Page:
Who knew that a desire to go deeper with God would inspire "wars"? Or that churches would feel compelled to create genre-specific musical ghettoes in order to cope?
"It's too loud."
"It's too mellow." 
"It's so shallow." 
"It's so outdated."
Of course, no one ever stops to consider (much less admit) that we all have this tendency to make everything about us, and our own likes/dislikes.

Somewhere along this journey, there is the pitfall of becoming a worship snob.
Perhaps some of you can recall hearing the phrase "we sing songs to God, not songs about God." This new-found sense of intimacy in worship was a breath of fresh air. We were experiencing worship in a new way by singing to Jesus, so obviously we had now cornered the market on intimacy with God.

And, without realizing it, we became worship snobs.
And yes, there were critics, decrying this intimate worship as nothing more than frothy "Jesus is my boyfriend" syrup. (Honestly, they weren't always wrong.)
Of course, the Psalms confirmed for us that even that manly King of old -- David -- wrote songs of that boldly proclaimed, "I love You, Lord, my strength..." (Psalm 18:1). So, somewhere in the middle -- intimacy=yes, syrupy=no -- there should be modern worship songs where we tell God how much we love Him (ever heard of the Great Commandment?).

But the problem we faced was our worship snobbery, in thinking that we were more authentic because we had discovered "real" intimacy in our worship.

Later, we learned all over again that life -- this side of the Kingdom coming in its fullness -- is hard. Freakishly hard, at times. And we again turned to the Psalms, and discovered just how many of Israel's worship songs were laments. This broadened our worship repertoire, or at least, it should have.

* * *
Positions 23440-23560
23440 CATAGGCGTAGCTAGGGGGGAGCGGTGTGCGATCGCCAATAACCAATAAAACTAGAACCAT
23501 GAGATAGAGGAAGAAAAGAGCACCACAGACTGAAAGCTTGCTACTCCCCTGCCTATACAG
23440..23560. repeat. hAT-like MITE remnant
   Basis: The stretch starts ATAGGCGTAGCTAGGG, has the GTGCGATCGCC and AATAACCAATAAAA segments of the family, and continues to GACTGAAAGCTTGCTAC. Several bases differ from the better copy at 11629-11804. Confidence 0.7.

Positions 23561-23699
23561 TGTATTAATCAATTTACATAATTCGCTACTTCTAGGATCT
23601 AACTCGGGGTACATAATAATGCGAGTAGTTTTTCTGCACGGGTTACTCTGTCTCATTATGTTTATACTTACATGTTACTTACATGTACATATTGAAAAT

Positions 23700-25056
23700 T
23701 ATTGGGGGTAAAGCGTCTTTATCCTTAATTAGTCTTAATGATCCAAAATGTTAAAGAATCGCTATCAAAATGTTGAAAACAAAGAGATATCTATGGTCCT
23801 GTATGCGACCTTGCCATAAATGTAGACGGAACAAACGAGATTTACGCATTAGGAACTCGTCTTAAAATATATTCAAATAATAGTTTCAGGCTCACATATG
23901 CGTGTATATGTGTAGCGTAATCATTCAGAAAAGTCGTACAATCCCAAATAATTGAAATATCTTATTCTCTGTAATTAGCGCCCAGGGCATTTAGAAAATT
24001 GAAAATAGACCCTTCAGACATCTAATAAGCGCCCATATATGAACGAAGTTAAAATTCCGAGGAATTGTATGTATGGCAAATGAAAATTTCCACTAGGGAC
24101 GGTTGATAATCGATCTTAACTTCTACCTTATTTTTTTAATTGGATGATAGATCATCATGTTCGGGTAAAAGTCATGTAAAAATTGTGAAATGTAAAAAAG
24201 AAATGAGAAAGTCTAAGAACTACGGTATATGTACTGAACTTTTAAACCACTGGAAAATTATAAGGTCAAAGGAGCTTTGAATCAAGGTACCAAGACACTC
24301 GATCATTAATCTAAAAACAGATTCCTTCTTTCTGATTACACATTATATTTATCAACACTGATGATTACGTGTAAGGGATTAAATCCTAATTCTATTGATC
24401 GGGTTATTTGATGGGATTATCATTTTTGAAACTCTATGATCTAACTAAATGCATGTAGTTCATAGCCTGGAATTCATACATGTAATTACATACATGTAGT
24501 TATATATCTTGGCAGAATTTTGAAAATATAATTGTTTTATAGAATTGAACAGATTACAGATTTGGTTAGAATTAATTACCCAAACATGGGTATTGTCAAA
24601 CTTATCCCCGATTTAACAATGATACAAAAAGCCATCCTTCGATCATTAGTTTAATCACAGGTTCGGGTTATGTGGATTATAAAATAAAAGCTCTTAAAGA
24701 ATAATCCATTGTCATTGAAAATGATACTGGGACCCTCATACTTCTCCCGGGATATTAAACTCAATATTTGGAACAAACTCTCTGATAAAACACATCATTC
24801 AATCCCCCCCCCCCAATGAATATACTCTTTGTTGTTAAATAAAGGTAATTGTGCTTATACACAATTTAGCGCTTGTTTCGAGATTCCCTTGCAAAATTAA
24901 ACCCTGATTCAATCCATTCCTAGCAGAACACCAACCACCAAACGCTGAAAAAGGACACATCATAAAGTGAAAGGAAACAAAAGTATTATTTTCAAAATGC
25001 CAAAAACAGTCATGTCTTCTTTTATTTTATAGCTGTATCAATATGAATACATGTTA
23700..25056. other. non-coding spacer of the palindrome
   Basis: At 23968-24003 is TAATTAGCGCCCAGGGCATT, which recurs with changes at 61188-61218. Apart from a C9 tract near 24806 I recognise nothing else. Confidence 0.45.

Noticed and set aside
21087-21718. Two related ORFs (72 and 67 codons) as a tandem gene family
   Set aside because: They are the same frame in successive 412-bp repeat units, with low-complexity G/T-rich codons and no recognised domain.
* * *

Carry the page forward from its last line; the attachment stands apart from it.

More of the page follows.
Instead -- however unintentionally -- we became enamored with the Lament. Wallowing in it. Parading our pain and questions before God as if only that constituted "truly authentic" worship. 

And, once again failing to notice our snobbery, we looked down our enlightened noses at the trite-ness of "happy clappy" ditties that other churches used.
Until a certain Sunday when a visiting worship team led us in exuberant praise and celebration, after which one of our friends remarked, sheepishly, "I'd forgotten what the 'joy of my salvation' even felt like!"

And shortly afterwards, we rediscovered all over again the power of the Psalms which spoke about God, His love, His faithfulness, and His never-ending mercy. Imagine our chagrin to realize that all three elements are represented in the oldest book of worship that we have: the Psalms.
Songs of praise about God. Songs of intimacy with God. Songs of lament, questions, and pain brought to God. All considered "worship" in God's eyes.
The worship journey is a fascinating one. We would learn so much more if we approach it with humility and an open heart.

Lord, save me from becoming a worship snob.